As the lockdown caught her family out of Wuhan, she went through the entire lockdown alone. Although she feared she was infected every time she learned that a friend had caught it, the shutdown finally ended in the middle of the six months she had calculated and she reopened her portrait booth on Han Street in late March. “At that time hardly anyone came because the confinement lasted until April 8. All businesses suffered losses in March, April and May. Fortunately, the landlord forgave us our rent and now the situation is better », she congratulates herself with satisfaction.
Less pleased is Mr. Youcai, who sells suitcases and bags on Jianghan Street, the other busiest shopping street in Wuhan. Despite the hustle and bustle, his store is empty and he complains that “business has fallen more than half because of the epidemic, as people do not spend for fear of the future.” Sitting bored on a red plastic stool, he resigns himself with a shrug: “Cash is king.”
Meanwhile, experts from the World Health Organization (WHO) who have come to Wuhan to investigate the origin of the coronavirus have a week of quarantine left. Once they are finished, they will inspect the closed Huanan market, where it is suspected that covid-19 originated or spread because wild animals were sold in poor hygienic conditions.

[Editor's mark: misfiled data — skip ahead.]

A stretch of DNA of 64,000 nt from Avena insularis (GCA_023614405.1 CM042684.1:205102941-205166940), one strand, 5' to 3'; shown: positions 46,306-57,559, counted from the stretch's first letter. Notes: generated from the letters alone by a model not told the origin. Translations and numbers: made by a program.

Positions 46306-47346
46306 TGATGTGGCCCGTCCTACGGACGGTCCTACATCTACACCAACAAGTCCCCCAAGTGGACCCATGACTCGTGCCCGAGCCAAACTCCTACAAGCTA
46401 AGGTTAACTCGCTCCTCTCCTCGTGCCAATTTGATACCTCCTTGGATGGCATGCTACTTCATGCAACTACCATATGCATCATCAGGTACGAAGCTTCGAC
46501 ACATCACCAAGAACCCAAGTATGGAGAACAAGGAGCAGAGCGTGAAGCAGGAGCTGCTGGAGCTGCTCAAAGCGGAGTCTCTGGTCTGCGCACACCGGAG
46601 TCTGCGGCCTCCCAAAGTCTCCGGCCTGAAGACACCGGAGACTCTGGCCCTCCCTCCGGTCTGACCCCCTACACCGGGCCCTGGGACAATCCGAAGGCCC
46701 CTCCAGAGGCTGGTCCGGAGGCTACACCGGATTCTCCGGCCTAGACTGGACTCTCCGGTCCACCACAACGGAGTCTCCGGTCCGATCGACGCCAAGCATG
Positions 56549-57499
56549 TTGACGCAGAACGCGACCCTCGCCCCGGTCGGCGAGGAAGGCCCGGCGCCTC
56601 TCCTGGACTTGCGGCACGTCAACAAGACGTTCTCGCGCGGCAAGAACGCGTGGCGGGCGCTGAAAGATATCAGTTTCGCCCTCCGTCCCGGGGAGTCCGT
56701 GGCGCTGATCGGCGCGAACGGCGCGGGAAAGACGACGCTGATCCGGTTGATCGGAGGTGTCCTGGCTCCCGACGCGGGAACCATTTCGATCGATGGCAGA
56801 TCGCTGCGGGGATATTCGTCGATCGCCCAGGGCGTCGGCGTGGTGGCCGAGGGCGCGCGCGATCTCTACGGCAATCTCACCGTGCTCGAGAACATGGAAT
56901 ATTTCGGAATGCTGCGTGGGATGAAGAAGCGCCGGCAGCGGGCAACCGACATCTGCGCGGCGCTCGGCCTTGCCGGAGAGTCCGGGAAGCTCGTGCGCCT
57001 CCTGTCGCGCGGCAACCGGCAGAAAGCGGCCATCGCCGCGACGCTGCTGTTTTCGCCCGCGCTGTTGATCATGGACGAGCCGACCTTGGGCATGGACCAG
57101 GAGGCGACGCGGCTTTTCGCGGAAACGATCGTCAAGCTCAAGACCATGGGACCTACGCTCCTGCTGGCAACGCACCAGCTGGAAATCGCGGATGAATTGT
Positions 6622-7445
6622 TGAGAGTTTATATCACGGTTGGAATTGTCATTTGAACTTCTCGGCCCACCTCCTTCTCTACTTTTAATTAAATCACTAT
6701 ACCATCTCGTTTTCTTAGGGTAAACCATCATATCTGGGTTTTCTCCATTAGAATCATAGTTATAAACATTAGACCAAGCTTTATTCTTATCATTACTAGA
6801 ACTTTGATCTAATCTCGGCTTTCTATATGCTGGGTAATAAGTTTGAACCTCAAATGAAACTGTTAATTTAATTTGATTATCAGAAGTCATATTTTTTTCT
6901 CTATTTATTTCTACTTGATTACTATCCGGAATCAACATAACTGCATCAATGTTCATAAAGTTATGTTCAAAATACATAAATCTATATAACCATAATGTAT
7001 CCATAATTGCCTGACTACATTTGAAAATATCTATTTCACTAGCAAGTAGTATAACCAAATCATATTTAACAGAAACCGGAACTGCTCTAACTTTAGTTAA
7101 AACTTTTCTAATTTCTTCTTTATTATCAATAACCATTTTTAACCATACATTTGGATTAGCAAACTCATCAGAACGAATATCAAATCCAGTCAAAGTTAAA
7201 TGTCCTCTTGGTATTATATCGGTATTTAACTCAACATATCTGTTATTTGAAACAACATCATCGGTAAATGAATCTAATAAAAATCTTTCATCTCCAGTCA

The controversial laboratory
But, in principle, they are not scheduled to visit the P4 laboratory of the Wuhan Institute of Virology, where the United States suspects that the pathogen comes from. Although most scientists believe that Sars-CoV-2 is natural, it has turned into a bitter political dispute that has destroyed the image of China due to its habitual opacity and the economic impact of the pandemic. The ‘capicomunist’ regime in Beijing not only silenced doctors who warned of the disease, such as the late Dr. Li Wenliang, but also arrested bloggers who reported the coronavirus, condemning one of them, Zhang Zhan, to four years of jail.
With these precedents, few believe that WHO specialists are going to discover anything. Shrouded in the mist of the Yangtze, the mystery of the coronavirus follows a year after that fateful January 23, the day that changed the world.